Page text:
Incorporating sub-metre scale capillary pressure heterogeneity into upscaled numerical models is key to the successful prediction of low flow potential plume migration and trapping at the field scale. At low flow potential, nearing the capillary limit, the upscaled equivalent relative permeability incorporating capillary pressure heterogeneity is far from that derived at the viscous limit , dependent on the heterogeneity structure and flow rate, i.e. dependent on the capillary number .
To derive upscaled multiphase functions for field scale modelling, numerical or analytical methods are generally used either with statistical realisations of the permeability-capillary pressure field  or with simplified layered systems . However, no protocol currently exists to efficiently derive these upscaled functions on heterogeneous rock cores directly from the subsurface, i.e. cores which are truly representative of the system under consideration. Experimental observations must be combined with numerical upscaling so that subsurface rock cores can be directly characterised and used to accurately inform further modelling efforts.
In this work, we present a characterisation approach that incorporates experiments and numerical simulations to accurately characterise drainage and imbibition multiphase flow functions from the mm-m scale on heterogeneous subsurface rocks. We make use of a rich experimental core flood dataset obtained on N$_2$-DI water and CO$_2$-brine systems across multiple fractional flows, total flow rates and drainage-imbibition cycles. The experiments are performed on three distinct sandstones; a relative homogeneous Bentheimer outcrop core, a Bunter core from the Southern North Sea subsurface and a composite Captain core from the Northern North Sea subsurface.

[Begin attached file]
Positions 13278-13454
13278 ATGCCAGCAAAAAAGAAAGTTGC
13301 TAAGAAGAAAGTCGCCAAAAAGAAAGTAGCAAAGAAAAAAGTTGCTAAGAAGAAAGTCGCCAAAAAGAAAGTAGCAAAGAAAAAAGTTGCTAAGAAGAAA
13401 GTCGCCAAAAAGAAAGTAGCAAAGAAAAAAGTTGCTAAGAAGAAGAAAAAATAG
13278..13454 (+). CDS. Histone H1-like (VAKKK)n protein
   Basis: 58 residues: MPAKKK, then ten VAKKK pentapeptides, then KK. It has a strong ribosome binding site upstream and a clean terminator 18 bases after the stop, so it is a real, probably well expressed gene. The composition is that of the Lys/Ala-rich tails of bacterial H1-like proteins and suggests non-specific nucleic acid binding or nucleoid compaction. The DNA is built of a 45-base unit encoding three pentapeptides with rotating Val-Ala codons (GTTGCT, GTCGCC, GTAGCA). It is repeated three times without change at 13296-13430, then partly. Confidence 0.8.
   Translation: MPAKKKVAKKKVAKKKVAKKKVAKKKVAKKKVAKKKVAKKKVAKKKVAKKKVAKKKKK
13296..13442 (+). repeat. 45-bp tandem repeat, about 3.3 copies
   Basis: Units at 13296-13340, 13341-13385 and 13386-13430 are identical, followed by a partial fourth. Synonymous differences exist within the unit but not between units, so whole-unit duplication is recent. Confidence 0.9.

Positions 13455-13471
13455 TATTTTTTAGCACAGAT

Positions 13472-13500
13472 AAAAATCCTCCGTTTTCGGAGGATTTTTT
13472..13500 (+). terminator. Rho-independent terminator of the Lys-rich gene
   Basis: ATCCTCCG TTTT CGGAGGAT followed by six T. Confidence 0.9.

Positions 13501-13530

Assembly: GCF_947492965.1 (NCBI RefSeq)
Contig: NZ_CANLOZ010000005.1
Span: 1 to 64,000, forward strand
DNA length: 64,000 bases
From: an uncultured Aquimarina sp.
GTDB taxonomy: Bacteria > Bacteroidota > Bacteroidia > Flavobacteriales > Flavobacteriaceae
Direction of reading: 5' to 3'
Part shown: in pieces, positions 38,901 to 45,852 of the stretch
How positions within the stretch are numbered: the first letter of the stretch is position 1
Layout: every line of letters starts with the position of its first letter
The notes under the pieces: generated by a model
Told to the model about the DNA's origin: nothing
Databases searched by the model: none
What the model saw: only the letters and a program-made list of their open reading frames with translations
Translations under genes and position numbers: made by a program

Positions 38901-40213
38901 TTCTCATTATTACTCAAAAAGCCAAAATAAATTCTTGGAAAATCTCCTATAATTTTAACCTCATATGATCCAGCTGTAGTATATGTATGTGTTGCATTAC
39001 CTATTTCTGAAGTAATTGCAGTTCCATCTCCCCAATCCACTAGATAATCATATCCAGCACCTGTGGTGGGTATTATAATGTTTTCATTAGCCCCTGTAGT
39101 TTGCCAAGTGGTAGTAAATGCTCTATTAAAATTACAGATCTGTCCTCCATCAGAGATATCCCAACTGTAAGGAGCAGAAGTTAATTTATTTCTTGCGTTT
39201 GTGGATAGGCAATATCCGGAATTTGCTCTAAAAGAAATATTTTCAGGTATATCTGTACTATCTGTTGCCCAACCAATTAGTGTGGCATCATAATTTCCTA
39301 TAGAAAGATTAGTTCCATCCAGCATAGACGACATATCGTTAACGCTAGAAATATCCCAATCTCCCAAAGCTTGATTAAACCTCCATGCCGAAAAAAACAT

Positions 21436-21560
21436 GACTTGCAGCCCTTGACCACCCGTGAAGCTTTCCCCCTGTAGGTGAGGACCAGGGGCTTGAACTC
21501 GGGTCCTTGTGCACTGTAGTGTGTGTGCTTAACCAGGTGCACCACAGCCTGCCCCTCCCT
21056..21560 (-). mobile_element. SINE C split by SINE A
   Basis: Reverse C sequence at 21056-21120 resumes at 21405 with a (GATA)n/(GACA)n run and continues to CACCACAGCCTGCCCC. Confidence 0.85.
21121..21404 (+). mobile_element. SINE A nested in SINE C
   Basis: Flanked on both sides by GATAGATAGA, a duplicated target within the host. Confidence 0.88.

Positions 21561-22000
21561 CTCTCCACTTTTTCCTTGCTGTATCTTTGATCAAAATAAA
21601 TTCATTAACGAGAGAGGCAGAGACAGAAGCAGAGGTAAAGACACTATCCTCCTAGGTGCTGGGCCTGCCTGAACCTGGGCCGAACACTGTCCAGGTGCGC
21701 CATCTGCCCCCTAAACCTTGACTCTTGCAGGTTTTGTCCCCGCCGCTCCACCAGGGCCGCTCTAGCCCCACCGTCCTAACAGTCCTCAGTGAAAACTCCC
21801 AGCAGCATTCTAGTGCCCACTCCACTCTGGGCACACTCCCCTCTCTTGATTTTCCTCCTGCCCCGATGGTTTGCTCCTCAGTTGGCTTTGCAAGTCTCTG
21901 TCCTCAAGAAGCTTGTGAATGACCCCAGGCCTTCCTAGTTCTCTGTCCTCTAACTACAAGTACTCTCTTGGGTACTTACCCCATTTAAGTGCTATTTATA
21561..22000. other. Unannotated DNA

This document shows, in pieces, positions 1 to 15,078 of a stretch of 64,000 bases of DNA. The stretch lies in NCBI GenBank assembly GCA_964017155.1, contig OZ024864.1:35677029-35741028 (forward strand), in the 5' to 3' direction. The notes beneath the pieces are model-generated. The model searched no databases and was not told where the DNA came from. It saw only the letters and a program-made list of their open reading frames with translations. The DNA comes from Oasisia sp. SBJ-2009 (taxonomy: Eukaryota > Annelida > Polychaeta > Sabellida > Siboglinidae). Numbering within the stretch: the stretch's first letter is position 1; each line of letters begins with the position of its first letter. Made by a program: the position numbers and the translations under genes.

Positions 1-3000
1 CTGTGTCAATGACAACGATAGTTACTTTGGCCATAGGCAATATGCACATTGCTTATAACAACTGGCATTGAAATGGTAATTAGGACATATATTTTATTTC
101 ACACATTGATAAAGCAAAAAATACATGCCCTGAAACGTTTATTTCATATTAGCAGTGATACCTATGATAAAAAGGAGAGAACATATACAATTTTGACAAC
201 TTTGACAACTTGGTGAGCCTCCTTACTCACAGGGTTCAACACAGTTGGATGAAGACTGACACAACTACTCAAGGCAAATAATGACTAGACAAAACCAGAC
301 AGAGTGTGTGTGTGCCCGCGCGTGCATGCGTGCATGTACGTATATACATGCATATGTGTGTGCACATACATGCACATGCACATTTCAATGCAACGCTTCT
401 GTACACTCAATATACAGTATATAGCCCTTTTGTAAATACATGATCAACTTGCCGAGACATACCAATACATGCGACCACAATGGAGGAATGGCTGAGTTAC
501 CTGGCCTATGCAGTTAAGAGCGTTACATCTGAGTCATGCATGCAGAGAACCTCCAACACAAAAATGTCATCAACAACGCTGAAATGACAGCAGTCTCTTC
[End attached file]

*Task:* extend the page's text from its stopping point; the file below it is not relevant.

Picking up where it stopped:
Through characterisation of the mm scale capillary pressure heterogeneity and the viscous limit relative permeabilities we create parametrised 3D numerical rock cores. We build on the recent work of  and  by incorporating imbibition cycles into the characterisation approach, allowing the hysteretic nature of the systems to be analysed. The numerical cores are validated by simulating core flood experiments across a wide range of flow conditions, showing that mm-m scale experimental saturations and equivalent, low flow potential relative permeabilities can be accurately predicted for both drainage and imbibition cycles.
The numerical cores are then used to derive equivalent relative permeabilities across a wide range of conditions representative of flow regimes from the well to the far field in the subsurface, incorporating mm scale capillary pressure heterogeneities and saturation hysteresis. These functions show significant deviation from those derived in the viscous limit (orders of magnitude at some points), and highlight the impact that heterogeneity and hysteresis have on low potential fluid flow. We show that under this new approach, equivalent relative permeabilties can be effectively derived for drainage and imbibition cycles on heterogeneous rock cores, and that a relatively simple entry pressure scaling (or permeability-porosity scaling with the Leverett J-function) can be used to uniquely describe the capillary pressure heterogeneity with hysteresis.
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